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THE DOCTRINE OF LIS PENDENS

Dictum

The doctrine of lis pendens prevents the effective transfer of right in any property which is the subject matter of an action pending in court during the pendency in court of the action. In its application against any purchaser of such property the doctrine is not founded on the equitable doctrine of notice – actual or constructive – but upon the fact that the law does not allow to litigant parties or give to them, during the currency of the litigation involving any property rights in such property (i.e. the property in dispute) so as to prejudice any of the litigating parties.

– Idigbe JSC. Ogundiani v. Araba (1978)

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THE CONSEQUENCE OF LIS PENDENS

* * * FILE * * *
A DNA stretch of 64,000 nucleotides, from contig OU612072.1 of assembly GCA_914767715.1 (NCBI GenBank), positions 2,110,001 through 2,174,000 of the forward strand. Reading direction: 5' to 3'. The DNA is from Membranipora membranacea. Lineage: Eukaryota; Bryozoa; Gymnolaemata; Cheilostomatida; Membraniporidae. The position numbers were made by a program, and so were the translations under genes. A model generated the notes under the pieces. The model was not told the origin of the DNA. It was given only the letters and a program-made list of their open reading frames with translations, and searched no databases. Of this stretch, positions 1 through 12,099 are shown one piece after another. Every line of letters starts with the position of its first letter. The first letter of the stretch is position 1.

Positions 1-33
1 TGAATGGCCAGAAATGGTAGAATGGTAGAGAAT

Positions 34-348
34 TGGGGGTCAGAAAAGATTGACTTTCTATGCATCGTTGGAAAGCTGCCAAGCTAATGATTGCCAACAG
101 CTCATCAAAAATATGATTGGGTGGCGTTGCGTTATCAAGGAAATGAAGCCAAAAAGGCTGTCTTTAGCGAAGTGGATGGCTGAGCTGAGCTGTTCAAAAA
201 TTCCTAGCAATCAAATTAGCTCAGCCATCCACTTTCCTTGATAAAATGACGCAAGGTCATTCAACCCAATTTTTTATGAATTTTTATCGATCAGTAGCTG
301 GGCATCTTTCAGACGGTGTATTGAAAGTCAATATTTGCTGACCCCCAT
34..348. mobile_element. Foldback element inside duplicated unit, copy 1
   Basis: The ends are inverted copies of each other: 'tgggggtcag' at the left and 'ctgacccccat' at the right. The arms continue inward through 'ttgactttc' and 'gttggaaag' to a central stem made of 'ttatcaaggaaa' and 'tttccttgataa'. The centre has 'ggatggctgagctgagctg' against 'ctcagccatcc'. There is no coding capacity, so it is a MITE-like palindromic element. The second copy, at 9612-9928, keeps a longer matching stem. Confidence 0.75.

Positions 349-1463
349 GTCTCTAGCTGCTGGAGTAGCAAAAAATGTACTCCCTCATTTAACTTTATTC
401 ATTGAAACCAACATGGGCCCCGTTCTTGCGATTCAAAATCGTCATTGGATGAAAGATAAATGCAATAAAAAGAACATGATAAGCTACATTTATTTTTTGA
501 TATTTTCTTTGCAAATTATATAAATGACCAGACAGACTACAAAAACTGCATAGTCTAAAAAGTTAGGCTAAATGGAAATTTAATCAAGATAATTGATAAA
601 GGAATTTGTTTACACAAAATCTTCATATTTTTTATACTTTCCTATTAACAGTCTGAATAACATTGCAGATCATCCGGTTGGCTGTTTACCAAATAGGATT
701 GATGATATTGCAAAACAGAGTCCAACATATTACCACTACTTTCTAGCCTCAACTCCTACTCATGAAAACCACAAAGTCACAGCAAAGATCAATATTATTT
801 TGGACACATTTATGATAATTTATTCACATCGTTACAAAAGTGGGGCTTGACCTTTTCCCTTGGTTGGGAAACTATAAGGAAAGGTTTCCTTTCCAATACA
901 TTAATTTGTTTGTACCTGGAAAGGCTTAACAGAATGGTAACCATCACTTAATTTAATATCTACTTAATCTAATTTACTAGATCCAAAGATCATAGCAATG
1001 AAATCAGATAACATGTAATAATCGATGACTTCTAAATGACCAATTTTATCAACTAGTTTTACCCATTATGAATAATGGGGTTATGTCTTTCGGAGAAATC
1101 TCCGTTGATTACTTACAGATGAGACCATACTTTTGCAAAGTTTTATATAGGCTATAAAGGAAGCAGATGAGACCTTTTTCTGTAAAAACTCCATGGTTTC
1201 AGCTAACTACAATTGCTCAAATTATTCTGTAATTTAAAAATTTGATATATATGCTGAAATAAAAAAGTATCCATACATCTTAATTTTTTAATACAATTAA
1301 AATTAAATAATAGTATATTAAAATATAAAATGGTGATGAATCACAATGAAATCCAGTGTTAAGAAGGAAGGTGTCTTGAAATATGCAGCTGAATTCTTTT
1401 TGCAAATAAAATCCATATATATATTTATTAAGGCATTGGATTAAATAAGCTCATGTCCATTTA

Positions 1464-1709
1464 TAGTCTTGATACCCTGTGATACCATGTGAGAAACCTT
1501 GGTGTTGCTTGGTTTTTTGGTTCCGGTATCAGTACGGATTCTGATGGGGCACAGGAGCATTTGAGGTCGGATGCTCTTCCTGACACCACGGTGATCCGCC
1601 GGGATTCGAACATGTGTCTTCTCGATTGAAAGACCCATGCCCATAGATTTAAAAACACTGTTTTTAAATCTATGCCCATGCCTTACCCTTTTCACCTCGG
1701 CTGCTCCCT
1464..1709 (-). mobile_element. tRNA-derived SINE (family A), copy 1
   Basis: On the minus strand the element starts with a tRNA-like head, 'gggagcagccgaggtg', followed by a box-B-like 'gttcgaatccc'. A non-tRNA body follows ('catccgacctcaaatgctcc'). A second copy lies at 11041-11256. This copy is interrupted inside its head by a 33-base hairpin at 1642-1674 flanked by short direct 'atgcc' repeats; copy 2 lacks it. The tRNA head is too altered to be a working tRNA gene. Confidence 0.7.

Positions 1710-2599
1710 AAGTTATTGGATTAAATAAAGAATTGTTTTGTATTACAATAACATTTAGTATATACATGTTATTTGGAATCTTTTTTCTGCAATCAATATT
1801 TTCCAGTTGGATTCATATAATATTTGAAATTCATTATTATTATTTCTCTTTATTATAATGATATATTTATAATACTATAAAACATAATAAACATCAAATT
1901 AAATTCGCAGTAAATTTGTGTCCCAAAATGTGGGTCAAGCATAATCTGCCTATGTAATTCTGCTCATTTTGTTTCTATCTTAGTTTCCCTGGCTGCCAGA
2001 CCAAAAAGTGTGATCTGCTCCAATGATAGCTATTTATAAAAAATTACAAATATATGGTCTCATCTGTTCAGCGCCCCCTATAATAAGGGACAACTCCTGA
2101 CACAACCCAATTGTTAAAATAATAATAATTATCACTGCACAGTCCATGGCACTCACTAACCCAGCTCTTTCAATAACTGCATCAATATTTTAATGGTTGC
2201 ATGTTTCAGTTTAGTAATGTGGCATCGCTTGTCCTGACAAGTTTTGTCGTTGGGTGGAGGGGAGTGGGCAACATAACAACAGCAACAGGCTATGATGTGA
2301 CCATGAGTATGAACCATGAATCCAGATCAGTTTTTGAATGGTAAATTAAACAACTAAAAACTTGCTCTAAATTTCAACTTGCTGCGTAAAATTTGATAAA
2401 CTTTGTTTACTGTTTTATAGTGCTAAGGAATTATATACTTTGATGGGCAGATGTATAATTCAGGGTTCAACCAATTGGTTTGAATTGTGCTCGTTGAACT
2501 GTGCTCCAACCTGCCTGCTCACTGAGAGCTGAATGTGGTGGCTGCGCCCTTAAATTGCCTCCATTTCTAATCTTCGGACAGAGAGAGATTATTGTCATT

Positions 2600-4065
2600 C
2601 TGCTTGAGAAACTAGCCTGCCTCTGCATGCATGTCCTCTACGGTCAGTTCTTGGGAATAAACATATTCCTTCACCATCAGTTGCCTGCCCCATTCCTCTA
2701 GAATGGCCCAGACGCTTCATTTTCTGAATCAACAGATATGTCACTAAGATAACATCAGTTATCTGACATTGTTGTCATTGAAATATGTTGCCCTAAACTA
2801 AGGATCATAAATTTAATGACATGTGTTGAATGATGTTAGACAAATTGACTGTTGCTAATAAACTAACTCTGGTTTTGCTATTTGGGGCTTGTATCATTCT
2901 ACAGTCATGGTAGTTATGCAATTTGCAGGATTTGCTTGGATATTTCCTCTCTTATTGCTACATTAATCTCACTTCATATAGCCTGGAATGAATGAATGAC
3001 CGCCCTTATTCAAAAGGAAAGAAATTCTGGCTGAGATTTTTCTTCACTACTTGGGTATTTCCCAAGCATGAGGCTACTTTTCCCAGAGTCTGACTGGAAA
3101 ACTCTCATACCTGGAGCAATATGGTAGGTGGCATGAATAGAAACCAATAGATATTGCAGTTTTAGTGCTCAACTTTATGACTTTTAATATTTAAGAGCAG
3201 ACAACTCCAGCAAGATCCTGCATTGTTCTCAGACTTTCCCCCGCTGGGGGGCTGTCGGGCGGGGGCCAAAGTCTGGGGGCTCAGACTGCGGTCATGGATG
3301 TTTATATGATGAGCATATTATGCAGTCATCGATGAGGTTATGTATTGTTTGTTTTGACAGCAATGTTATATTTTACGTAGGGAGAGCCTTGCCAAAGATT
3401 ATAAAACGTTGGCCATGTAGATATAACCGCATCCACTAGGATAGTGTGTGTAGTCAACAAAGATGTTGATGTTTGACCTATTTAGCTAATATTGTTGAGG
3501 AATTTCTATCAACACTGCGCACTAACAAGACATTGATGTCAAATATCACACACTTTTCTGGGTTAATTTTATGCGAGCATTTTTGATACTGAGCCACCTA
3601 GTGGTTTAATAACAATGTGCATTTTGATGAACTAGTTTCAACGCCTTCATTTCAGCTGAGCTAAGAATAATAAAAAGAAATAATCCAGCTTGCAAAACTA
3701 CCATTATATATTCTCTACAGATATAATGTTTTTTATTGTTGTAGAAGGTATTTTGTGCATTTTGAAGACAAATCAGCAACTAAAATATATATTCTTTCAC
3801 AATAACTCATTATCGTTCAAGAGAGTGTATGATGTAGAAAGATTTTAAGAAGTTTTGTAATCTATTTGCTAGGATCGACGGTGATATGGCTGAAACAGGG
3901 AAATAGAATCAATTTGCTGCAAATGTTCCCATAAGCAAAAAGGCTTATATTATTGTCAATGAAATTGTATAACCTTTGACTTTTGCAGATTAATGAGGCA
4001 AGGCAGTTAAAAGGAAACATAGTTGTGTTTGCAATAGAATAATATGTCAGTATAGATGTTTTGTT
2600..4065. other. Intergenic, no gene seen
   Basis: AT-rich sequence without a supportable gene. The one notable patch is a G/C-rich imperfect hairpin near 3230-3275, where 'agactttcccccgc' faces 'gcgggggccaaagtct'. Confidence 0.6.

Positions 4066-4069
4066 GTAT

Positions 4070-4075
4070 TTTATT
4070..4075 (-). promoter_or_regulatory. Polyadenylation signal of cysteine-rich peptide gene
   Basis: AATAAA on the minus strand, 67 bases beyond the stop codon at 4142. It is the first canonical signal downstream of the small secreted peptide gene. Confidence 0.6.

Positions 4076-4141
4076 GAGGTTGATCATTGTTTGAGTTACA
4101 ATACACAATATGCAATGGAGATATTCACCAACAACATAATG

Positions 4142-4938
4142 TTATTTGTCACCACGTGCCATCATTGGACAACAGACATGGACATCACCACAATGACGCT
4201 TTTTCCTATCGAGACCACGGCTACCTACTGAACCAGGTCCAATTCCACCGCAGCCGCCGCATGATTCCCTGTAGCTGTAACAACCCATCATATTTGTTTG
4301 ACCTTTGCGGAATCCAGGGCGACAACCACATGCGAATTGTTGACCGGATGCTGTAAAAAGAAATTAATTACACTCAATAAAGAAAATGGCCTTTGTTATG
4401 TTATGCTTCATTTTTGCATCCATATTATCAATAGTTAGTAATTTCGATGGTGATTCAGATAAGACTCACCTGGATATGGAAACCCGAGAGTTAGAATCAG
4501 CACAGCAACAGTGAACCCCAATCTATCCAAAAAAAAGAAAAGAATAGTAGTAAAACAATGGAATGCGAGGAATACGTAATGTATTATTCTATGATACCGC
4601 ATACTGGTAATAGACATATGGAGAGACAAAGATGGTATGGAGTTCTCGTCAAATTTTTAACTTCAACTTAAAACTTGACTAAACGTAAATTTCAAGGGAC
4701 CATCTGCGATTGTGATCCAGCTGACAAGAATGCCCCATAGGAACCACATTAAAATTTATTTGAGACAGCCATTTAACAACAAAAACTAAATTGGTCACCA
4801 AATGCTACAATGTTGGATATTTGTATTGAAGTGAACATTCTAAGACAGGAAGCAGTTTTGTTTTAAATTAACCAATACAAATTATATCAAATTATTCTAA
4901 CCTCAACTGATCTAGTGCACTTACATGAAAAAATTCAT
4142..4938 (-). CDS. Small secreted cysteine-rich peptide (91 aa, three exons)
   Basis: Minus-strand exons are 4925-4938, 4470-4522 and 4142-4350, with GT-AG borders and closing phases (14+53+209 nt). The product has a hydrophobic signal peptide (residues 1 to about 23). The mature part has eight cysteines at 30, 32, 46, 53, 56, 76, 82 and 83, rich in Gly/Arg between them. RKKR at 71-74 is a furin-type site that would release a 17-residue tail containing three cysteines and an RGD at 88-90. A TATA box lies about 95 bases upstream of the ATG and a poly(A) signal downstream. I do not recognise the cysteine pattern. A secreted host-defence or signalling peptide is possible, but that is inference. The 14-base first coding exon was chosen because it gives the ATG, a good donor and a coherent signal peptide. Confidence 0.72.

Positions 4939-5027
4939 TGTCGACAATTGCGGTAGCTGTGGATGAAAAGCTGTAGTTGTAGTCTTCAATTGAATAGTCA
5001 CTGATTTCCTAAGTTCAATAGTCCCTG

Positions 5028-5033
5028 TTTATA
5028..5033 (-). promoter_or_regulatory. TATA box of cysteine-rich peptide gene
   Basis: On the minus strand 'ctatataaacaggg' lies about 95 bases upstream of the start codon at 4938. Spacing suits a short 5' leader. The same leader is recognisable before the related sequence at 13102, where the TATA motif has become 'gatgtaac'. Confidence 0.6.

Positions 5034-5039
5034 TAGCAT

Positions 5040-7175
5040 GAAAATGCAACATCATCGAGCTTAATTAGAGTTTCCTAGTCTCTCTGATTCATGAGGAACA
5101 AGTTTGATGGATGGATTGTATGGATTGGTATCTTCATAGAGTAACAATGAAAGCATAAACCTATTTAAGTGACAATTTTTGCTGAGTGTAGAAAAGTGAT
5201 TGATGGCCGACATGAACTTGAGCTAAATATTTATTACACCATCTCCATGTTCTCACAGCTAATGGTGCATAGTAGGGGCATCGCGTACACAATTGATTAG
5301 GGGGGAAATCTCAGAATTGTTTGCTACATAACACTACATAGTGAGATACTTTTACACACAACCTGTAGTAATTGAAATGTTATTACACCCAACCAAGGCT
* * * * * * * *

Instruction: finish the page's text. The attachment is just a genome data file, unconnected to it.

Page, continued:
I thought I should state right away that the doctrine of lis – pendi relied also heavily upon by the Appellant in the circumstances of this appeal and on the real purport and import of that principle is of no moment as it does not give rise to abuse of Court process, since its consequences in law is very clear, it neither renders the transaction illegal, null and void as strenuously but erroneously contended by the Appellant in this appeal but rather it makes whatever interest allegedly acquired in the subject matter of a pending suit subject to the outcome of the suit such that if the party who had carried out the transaction or sale with the non party losses the Suit then the transaction is rendered a nullity but in the event that the party succeeds in the suit then the transaction or sale is validated and takes effect between the parties that duly entered into it. In whatever way this principle is considered it is, in my view, not applicable to the instant appeal to render the Respondent’s purchase illegal or void or its Suit against the Appellant an abuse of Court process. See Governor of Lagos State v. Ojukwu (1986) 3 NWLR (pt. 18) 621 @ p. 636; Amaechi v. INEC (No.1) (2007) 18 NWLR (pt. 1065) 42 @ p. 48.